The programme combines work in the classroom with university study, and you would receive a training salary over the two years. Armed forces personnel who already have a degree can apply through the other teacher training options listed on this profile.
Visit the Troops to Teachers website for more details.
If you are a teacher from overseas, either from the European Union (EU) or from a country outside the EU, you may be able to have your skills, experience and qualifications assessed in order to work in schools in England. You will need to meet various criteria to be eligible.
Moving from further education into school teaching
Lecturers in further education who hold qualified teacher learning and skills (QTLS) status, and are members of the Education and Training Foundation, can be employed in primary or secondary schools as fully qualified teachers. See the Department for Education pages on QTLS recognition for more information.
Visit the NCTL website for full details of all entry routes into teaching and funding for training.
Training and development
After your teacher training course, you would need to successfully complete three terms in a teaching job before you could gain QTS. During this time a mentor would support you.
Throughout your teaching career you would also need to continue training to keep up to date with new methods and ideas in education. You could do this by attending training days in school and local authority training workshops.
The National College for Teaching and Leadership also offers programmes for:
- teachers who are taking on leadership and management responsibilities, including heads of subject or area and subject co-ordinators
- deputy head teachers, assistant head teachers and those hoping to move up to their first headship
- newly-appointed, first time head teachers
- leaders in early years settings.
To find out more visit:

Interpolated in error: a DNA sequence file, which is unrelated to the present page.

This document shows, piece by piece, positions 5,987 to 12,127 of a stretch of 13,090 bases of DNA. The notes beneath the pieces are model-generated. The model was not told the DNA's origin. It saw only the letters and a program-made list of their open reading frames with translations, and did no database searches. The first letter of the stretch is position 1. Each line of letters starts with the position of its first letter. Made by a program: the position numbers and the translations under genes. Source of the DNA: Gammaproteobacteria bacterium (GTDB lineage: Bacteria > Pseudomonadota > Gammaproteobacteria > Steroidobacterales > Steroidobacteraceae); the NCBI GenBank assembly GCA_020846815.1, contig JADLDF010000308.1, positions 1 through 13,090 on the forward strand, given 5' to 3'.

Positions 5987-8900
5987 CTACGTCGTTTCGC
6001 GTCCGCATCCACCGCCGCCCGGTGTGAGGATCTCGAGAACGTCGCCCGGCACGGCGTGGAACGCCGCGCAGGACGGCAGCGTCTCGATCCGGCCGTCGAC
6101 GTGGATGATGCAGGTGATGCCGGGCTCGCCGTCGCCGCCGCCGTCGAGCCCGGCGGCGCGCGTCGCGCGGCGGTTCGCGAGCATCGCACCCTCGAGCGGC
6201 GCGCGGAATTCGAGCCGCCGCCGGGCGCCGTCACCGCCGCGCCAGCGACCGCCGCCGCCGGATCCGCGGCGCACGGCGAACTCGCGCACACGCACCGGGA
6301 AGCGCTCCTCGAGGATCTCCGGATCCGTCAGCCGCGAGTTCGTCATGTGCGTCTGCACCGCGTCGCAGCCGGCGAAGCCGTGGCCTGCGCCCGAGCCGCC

Transferring to another age group
You do not need to do further training to transfer to teaching another age group. However, schools recommend that you get some experience of the age group you are intending to teach. This could be on a voluntary basis.
Some local education authorities and teacher training institutions may offer short conversion or refresher courses.
Returning to teaching
If you are a qualified teacher wanting to return to teaching after a career break you can find information on the NCTL website. This includes details of returners' courses and other available support.
Skills, interests and qualities
As a primary school teacher, you will need:
- enthusiasm for the subjects you teach
- the ability to develop good relationships with pupils, parents, carers and colleagues
- a strong commitment to equal opportunities
- the ability to work in a team and also use your own initiative
- creative ideas to inspire the children
- the ability to organise and manage time
- the ability to manage classes and deal with challenging behaviour
- excellent communication skills
- patience and a good sense of humour.
Most teaching jobs are in state schools but you could also work in independent schools, academies, pupil referral units, hospitals and schools run by the armed forces. Part-time and temporary teaching (supply teaching) is possible.
As an experienced teacher you may become an advanced skills teacher (AST), supporting other teachers as well as teaching your own class.
In most schools you could progress to curriculum leader, deputy head teacher and head teacher. You could also choose to specialise in teaching pupils with special educational needs or move into private tuition.
You may find the following links useful for vacancies and general reading: